Page  00000003 a. The Resonance Editor, a specialized component of an environment for editing high-level sound representations, w as desgnedfor musidans, composeP and Fi ound de\^gtT\^\^^lo mman sounds destibed y \re^s^onmodet\. b. A new interface was developed for the real-time visualization of acoustic sound fields. This visualization software was used in conjunction with the CNMAT Sound Spatialization Theatre to study and control speaker array positioning and sound field interpretation. c. Our work continues on the use of digitizing tablets as musical interfaces. The latest developments include the spatial layout of rhythmic classes that are used in combination with controls that exaggerate or diminish their features. A CNMAT-IRCAM joint proposal "Gestural Control of Musical Sound Synthesis" was awarded a grant from the France-Berkeley Fund. This project examines the multidimensional real-time control of computer generated musical sound using a tablet and two-handed user interface and will explore mappings between gestures and music. II. The CNMAT Sound Spatialization Theatre allows maximum flexibility in the location of eight pairs of speakers within the main performance space. Since its installation, this new system has been used extensively for concerts, demonstrations, and experiments in spatialized sound. III. Guitar Innovation Group (G.I.G.) As part of the ongoing research under CNMAT's Guitar Innovation Group, CNMAT has received a research award under the University of California's new Digital Media Innovation (DiMI) Program. The focus of research in CNMAT's proposed project is digital media in live music performance. The results will be a new sound making, processing and reproduction environment that significantly enhances artisitic expressivity and the audiences' experience. We expect to publish research results in the future as the project progresses. IV. A new project was launched to examine procedures that remove the time-axis from spectral synthesis models. The hope is to obtain generalizations about the acoustic behavior of spectrally analysed sources so that new pitch, amplitude, brightness, and other control envelopes can be used to generate less constrained musical material. V. Recently awarded a PhD in statistics at UC Berkeley, Rafael Irizarry has invented a direct adaptive window size estimation procedure for parametric sinusoidal modeling that demonstrates new methods for audio analysis and resynthesis. VI. A new Implementor's Kit has been made available for OpenSound Control (OSC), a message-based protocol for powerful, expressive control of sound synthesis and other multimedia applications. VII. The CNMAT Additive Synthesis Tools (CAST) continue to be improved, updated, and enhanced, especially in support of specific needs for performance and composition. Some examples include a set of CAST tutorials, CAST's ability to write its synthesized audio output to a sound file, and improvements in the way CAST's "time machine" controls the progression of virtual time. VIII. New applications have been realized for the Sound Description Interchange Format (SDIF), a recently-adopted standard that can store a variety of sound representations such as spectral, time domain, and higher-level models. IX. Progress continues on various other projects, including the CNMAT Digital Positive - Organ Project, the CNMAT Rhythm Engine Project, the development of source model loudspeakers, and data accumulation for a project studying operating systems latency measurement and analysis for sound synthesis and processing applications.6. 6. Personnel Under the guidance of Richard Felciano, Founder and David Wessel, Director, CNMAT staff includes Adrian Freed, Research Director, Matthew Wright, Musical Applications Programmer, Edmund Campion, composer-in-residence, and Richard Andrews, Administrator. Our roster of researchers includes Amar Chaudhary, Cyril Drame, Rafael A. Irizarry, Vijay Iyer, Sami Khoury, Tibor Knowles, and Sarah Moussa. The CNMAT list of graduate student composers includes Bruce Bennett, Anthony P. De Ritis, Anthony M. Kelley, Eric Marty, Keeril Makan, Michael Zbyszynski. Other collaborators are Eleanor Ronaele, John Campion, Silvia Matheus, and Laetitia Sonami. 302 PROCEEDINGS ICMC98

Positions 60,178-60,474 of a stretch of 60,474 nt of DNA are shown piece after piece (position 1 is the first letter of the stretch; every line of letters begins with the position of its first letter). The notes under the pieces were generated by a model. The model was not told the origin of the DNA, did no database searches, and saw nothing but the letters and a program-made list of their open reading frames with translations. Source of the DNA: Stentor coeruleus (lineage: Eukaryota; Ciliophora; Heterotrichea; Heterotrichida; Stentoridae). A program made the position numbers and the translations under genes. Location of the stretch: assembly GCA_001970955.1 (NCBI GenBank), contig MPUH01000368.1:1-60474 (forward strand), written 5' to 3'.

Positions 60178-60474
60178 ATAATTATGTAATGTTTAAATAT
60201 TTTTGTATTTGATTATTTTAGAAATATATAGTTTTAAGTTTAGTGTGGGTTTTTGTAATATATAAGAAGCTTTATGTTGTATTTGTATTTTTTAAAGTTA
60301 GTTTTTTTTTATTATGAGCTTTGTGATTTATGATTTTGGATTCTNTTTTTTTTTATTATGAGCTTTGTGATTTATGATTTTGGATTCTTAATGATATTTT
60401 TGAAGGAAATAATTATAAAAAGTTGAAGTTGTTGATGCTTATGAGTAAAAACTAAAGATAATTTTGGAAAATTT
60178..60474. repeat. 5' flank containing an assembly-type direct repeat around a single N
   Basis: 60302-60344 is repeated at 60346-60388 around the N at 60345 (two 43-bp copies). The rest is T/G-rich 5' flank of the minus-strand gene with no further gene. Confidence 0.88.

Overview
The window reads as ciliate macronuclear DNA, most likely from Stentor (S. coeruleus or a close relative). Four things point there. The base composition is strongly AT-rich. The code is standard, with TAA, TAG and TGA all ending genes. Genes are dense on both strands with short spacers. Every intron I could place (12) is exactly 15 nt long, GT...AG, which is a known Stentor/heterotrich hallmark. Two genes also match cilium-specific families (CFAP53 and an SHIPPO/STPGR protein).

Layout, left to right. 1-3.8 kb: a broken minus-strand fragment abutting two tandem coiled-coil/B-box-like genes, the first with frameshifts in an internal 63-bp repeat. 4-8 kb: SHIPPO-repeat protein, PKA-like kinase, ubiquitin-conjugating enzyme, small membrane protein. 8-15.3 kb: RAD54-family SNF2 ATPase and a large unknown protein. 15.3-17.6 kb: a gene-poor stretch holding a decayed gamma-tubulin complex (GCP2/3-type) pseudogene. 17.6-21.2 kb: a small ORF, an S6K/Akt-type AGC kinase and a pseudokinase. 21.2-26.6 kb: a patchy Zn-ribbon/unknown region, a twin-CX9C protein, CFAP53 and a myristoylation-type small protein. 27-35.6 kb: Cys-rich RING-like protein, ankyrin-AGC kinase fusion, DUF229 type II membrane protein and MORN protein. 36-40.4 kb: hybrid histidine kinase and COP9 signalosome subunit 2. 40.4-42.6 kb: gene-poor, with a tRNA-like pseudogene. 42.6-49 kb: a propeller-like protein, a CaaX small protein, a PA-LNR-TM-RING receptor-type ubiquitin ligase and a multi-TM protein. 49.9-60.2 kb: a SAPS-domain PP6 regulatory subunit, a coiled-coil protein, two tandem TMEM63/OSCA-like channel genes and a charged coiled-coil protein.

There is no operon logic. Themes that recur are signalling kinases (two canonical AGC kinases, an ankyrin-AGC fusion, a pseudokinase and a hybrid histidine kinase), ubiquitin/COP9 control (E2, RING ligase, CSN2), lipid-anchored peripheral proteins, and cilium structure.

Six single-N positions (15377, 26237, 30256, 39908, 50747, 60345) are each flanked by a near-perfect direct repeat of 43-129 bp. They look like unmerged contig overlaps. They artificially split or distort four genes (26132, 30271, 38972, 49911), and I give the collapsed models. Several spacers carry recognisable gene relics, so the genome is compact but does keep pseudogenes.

Page  00000004 7. Acknowledgments CNMAT gratefully acknowledges the support of our corporate sponsors and Industrial Affiliates Program members, including Gibson Musical Instruments and Opcode Systems, Silicon Graphics, E-Mu Systems, Meyer Sound Laboratories, Wacom Technology Corporation, Digidesign, and Tom Austin/Sherman Clay. 9. References Chaudhary, A. (1998). Band-Limited Simulation of Analog Synthesizer Modules by Additive Synthesis. AES 104th Convention, San Francisco, CA, AES. Chaudhary, A., A. Freed, et al. (1988). OpenSoundEdit: An Interactive Visualization and Editing Framework for Timbral Resources. Proc ICMC, Ann Arbor. Chaudhary, A., A. Freed, et al. (1998). A 3D Graphical User Interface for Resonance Modeling. Proc ICMC, Ann Arbor. Freed, A. (1998) Music Programming with the New Features of Standard C++. Proc ICMC, Ann Arbor. Freed, A. and M. Wright (1998). CAST: CNMAT's Additive Synthesis Tools, CNMAT. Freed, A. Real-Time Inverse Transform Additive Synthesis for Additive and Pitch Synchronous Noise and Sound Spatialization. in AES 104th Convention. 1998. San Francisco, CA: AES. Freed, A., Wessel, D. (1998) Communication of Musical Gesture Using the AES/EBU Digital Audio Standard. Proc ICMC, Ann Arbor. Goodwin, M. M. (1997). Adaptive signal models: theory, algorithms, and audio applications. Memorandum; no. UCB/ERL M97/91. Berkeley, Electronics Research Laboratory College of Engineering University of California: ix, 259. Irizarry, R. (1998) A Direct Adaptive Window Size Estimation Procedure for Parametric Sinusoidal Modeling. Proc ICMC, Ann Arbor. Irizarry, Statistics and Music: Fitting a Local Harmonic Model to Musical Sound Signals,. Ph. D. thesis, 1998, UC Berkeley. Khoury, S., A. Freed, et al. (1998). Volumetric Visualization of Acoustic Fields in CNMAT's Sound Spatialization Theatre. IEEE Visualization 98, Research Triangle Park, NC, IEEE. Khoury, S., A. Freed, Wessel, D. (1998). Volumetric Modeling of Acoustic Fields in CNMAT's Sound Spatialization Theatre. AES 104th Convention, San Francisco, CA, AES. Wessel, D., Drame, C., Wright, M. (1998) Removing the Time Axis from Spectral Model Analysis-Based Additive Synthesis: Neural Networks versus Memory-Based Machine Learning. Proc ICMC, Ann Arbor. Wessel, D., Wright, M.. Shafqat Ali Khan. (1998) Preparation for Improvised Performance: Machine Learning, Knowledge Representation, Listening, and Synthesis in Collaborations with a "Kyal" Singer. Proc ICMC, Ann Arbor. Wright, A., A. Freed. et al. (1988). New Applications of the Sound Description Interchange Format. Proc ICMC, Ann Arbor. Wright, M.(1998) Implementation and Performance Issues With OpenSound Control. Proc ICMC, Ann Arbor. Wright, M., Wessel, D. (1998) An Improvisation Environment for Generating Rhythmic Structures Based on North Indian "Tal' Pattern. Proc ICMC, Ann Arbor. PROCEEDINGS ICMC98 303